116 3rd St SE
Cedar Rapids, Iowa 52401
In-person visits to Iowa prison inmates are set to resume in early July. That’s good for inmates and their loved ones, but also potentially for public safety.
Prison visitation was restricted 15 months ago due to the coronavirus pandemic. That was a necessary move at the time, but with COVID-19 cases dwindling in the state, it’s time to reconnect inmates with their friends and family.
Research shows that offenders who are isolated from the outside world during their incarceration have worse outcomes after they’re released. Prison visits are a cheap and effective way to reduce the chances of inmates reoffending when their sentences are over.
There will be changes when visits restart in Iowa next month, such as reduced capacity and social distancing rules. Only inmates who are fully vaccinated against COVID will be eligible for in-person visits.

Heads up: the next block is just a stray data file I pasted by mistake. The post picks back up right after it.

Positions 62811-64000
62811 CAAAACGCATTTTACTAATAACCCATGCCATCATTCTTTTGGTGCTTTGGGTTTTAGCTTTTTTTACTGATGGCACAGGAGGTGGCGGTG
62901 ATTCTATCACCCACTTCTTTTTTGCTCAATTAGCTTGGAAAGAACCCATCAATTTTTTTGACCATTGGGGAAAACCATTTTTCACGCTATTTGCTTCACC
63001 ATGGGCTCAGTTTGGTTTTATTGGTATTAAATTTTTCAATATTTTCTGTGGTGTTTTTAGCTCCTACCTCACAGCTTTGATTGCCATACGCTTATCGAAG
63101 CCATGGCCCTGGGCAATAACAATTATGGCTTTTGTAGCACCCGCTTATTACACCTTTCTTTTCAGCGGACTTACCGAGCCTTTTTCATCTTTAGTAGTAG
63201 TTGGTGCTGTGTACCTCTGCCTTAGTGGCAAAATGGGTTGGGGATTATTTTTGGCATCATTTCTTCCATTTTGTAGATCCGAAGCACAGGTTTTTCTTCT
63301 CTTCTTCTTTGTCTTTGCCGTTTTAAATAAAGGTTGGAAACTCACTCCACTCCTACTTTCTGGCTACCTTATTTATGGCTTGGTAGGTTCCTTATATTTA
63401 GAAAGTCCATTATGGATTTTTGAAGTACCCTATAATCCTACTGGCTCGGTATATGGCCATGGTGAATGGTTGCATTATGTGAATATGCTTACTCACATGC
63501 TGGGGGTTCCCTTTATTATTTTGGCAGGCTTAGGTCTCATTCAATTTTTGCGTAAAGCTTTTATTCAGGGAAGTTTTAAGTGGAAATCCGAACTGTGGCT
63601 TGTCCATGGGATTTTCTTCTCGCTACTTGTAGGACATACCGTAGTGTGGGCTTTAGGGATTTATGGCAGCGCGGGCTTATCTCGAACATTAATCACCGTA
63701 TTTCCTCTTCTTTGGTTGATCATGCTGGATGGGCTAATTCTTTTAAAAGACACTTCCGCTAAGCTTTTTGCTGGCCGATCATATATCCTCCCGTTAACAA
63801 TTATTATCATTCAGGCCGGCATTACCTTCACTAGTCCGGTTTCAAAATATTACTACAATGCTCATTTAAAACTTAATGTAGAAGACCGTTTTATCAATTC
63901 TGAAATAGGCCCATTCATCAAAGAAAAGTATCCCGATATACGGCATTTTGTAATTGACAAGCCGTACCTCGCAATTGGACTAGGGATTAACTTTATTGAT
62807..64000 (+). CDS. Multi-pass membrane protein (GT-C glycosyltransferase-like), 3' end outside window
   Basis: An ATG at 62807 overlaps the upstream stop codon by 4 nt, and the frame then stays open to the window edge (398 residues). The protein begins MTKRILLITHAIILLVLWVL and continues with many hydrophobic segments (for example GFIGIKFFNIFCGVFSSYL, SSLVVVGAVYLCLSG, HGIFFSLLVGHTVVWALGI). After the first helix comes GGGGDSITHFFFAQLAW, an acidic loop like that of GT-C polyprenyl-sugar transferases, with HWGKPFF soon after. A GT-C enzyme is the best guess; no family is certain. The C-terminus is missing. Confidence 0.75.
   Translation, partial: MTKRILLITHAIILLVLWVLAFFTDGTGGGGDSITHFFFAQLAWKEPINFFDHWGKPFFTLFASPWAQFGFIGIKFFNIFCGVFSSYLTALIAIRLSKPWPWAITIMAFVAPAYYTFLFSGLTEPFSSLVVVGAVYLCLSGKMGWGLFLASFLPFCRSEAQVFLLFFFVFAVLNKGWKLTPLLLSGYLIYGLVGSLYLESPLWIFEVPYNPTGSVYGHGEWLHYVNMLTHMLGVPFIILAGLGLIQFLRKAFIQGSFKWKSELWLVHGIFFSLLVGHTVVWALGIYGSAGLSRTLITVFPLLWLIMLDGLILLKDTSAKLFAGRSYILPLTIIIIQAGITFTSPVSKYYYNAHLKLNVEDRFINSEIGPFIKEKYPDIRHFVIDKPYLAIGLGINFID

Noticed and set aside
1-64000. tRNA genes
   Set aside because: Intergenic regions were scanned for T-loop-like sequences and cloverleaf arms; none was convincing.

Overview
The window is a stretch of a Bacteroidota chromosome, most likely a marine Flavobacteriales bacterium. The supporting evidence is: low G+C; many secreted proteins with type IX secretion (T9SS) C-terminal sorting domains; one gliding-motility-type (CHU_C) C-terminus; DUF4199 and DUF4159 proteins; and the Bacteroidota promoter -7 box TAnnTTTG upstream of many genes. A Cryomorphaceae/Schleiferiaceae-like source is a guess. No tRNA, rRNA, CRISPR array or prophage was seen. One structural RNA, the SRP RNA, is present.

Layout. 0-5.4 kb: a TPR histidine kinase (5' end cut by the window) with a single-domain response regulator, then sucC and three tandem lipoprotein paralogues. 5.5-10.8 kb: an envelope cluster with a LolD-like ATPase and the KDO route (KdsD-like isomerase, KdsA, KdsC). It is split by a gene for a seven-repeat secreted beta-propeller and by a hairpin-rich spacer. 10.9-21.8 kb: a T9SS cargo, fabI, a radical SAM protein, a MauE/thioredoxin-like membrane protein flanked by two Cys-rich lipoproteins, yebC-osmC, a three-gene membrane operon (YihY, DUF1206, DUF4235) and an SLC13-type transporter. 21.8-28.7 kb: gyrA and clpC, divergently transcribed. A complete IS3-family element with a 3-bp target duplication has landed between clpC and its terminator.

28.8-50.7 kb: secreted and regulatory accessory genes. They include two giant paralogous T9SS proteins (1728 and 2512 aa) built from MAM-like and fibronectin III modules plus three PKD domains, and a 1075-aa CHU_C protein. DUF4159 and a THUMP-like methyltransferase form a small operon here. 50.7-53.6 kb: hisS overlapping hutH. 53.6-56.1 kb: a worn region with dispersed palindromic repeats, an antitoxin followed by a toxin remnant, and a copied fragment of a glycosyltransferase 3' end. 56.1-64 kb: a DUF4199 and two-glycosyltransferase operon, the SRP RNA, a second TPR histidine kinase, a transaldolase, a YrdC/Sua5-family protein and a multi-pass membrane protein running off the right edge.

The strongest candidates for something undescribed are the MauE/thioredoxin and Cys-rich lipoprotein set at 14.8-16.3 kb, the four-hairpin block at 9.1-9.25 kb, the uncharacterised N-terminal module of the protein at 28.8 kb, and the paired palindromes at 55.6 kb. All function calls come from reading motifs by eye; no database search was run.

Additionally, the Department of Corrections o plans to extend availability of free video calls, which inmates’ contacts have relied on throughout the pandemic. That’s a good alternative to in-person visits, especially for people who live far away from their incarcerated loved one.
The prison system also will develop a new scheduling system that will give visitors more detailed information about upcoming visits.
Inmates’ communication to loved ones also has been a concern at the county level in recent years.
The Gazette’s Erin Jordan reported in 2019 that county jails and their private vendors were charging vastly different rates for inmate phone calls, ranging from $3 to more than $14 for a 15-minute phone call. Many counties earn revenue from the calls, including more than $200,000 in 2018 for Linn County.
After a two-year review, the Iowa Utilities Board this February forced companies to provide inmates cheaper calls, Jordan reported in February. Inmates should only be charged for the cost of services they use, not to pad the sheriff’s budget.
Many of Iowa’s prisons and jails are overcrowded, and the state has struggled to make progress at reducing reoffense rates. Breaking down barriers between inmates and the outside is a smart way to begin addressing those problems.
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